‘Better Days Will Come’ – Pam Weaver
Widowed Grace Roberts comes home from her factory job one day to find that her eldest daughter Bonnie has run away to London. Utterly distraught she has no choice but to carry on with her life, struggling to make ends meet for her and youngest daughter Rita. Her boss, Norris Finley is a powerful and calculating man. He promises to assist Grace, but his help will come at a hefty price…
Pregnant Bonnie arrives in London eager to be reunited with George so they can begin their new life together. But while she waits anxiously on the platform at Victoria station, he never turns up. Unable to return home as she can’t bear the thought of bringing shame to her family, she is left to fend for herself and her unborn baby.
Disturbed by the apparent relationship between her mother and Norris, Rita flees home and meets Emilio who she marries. Yet Emilio is guarding a deep secret and when Rita uncovers the truth, she is left heartbroken.
Caught in the very worst of times and separated from one another, can the strong bond of family love eventually bring Grace, Bonnie and Rita back together again?
From the start of this novel, it is clear that the close relationship Grace believed she had with her daughters has fractured, and the cracks continue to spread as more wrongs are carried out and the three characters drift further apart. The desperation to see the “silver lining” drives Grace and Bonnie to new lows, whilst her youngest daughter, Rita, appears very innocent in the ways of life.
The villain of this novel, Norris Finley, causes trouble for all three women and I was desperate to see him punished for his actions. The web of lies he has woven around the town where he lives is impressive as are the means he will go to to keep his secrets undiscovered. But when we are introduced to his wife and we learn more about her as a character, I knew that she would become the catalyst to his downfall at long last.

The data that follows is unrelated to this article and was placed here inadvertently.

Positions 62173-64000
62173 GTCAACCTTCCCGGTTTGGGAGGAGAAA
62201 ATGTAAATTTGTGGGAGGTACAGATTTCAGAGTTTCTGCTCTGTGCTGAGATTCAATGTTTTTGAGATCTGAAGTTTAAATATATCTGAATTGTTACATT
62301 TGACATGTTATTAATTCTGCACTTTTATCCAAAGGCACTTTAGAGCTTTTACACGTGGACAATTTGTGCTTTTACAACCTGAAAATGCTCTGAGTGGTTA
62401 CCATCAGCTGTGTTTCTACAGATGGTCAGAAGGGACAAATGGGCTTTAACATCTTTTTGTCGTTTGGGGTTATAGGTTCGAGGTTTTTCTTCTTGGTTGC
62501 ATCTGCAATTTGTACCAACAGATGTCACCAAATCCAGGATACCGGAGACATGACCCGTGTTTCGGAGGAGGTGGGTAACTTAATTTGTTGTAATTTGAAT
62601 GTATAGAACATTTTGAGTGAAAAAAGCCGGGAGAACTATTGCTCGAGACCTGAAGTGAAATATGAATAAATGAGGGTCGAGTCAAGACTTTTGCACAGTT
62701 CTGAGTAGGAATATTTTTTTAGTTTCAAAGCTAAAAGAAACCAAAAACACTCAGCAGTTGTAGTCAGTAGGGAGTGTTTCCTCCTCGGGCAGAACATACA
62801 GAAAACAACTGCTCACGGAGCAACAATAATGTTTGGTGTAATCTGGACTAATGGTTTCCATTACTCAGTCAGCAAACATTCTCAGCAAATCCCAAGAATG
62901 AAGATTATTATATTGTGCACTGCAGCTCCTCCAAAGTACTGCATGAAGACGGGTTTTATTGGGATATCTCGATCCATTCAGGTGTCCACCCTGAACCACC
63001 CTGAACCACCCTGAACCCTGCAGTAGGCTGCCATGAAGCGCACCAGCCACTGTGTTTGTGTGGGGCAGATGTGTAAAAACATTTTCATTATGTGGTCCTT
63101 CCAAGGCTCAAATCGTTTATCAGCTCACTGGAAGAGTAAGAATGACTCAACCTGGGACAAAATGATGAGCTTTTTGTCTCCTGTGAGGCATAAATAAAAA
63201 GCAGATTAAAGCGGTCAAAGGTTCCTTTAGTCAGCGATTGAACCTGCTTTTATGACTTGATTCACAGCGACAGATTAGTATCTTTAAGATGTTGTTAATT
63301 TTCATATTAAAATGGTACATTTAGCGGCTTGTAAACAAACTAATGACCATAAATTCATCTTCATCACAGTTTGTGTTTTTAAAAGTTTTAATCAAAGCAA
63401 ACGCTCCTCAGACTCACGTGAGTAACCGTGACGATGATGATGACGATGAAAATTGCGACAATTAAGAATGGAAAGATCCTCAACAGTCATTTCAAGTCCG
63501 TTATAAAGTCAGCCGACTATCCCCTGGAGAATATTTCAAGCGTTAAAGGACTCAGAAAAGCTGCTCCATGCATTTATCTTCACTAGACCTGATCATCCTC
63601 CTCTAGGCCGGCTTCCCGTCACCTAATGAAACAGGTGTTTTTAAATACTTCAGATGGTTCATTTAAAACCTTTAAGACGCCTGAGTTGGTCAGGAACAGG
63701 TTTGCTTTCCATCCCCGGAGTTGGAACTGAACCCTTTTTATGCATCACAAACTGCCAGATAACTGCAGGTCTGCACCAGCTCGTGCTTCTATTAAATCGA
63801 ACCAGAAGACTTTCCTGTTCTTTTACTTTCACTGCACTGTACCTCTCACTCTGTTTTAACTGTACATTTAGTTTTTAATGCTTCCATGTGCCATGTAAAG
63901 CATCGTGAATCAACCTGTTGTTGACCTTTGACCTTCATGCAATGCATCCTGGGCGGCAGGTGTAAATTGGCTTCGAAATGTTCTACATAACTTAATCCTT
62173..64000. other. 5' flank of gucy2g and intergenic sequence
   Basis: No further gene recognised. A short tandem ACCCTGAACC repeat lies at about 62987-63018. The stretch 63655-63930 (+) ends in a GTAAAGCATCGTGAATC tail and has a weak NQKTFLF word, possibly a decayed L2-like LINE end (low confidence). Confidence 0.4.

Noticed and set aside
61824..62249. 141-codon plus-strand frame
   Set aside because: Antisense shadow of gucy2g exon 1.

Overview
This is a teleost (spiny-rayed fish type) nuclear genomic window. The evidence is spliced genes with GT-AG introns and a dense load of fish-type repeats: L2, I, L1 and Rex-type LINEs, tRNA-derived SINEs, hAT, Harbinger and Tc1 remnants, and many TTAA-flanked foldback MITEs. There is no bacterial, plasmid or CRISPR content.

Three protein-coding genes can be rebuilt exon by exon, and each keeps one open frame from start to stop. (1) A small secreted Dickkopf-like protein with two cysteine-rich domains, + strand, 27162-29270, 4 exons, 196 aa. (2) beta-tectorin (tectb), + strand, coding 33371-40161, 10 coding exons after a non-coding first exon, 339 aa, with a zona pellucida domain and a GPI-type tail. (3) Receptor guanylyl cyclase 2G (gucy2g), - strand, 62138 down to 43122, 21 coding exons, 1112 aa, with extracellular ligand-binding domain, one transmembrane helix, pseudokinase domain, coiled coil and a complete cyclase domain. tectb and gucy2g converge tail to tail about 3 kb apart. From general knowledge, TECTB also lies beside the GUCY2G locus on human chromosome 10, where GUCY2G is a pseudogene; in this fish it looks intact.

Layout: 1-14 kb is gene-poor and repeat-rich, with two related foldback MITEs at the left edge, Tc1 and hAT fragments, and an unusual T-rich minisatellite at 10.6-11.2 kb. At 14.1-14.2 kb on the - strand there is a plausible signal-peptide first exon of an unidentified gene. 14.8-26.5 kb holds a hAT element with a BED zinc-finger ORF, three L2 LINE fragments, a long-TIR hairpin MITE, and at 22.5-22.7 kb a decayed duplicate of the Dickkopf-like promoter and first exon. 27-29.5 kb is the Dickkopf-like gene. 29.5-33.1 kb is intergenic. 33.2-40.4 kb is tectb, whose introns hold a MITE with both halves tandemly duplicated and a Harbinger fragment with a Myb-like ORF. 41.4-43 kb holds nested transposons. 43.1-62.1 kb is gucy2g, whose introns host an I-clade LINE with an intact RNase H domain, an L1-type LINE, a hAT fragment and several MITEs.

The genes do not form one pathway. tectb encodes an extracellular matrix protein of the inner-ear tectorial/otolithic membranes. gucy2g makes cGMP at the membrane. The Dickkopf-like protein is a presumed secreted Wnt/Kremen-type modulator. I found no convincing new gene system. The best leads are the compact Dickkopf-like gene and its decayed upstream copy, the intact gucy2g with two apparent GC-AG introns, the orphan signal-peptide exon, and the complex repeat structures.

I enjoyed the way that Weaver linked her characters through relationships, previous events and plot development. My heart was in my mouth at times because of the tension as the novel reached its climax, and this really made it a page-turner for me. However, what was disappointing for me was how naive she has made Rita. Her relationship with Emilio is obviously wrong and the signs that are around Rita go blissfully unnoticed. Yes, Weaver wants to create an innocent young woman who is quite naive, but I found it more that Rita was dense and a little stupid, which was just a bit irritating for me.
This is the first book that I have read by Pam Weaver and I really enjoyed it. A heart-warming finish, all the characters get their “just desserts” and there were plenty of surprises along the way. A drama that explores post-war desperations, it was lovely to read a book with such a happy ending.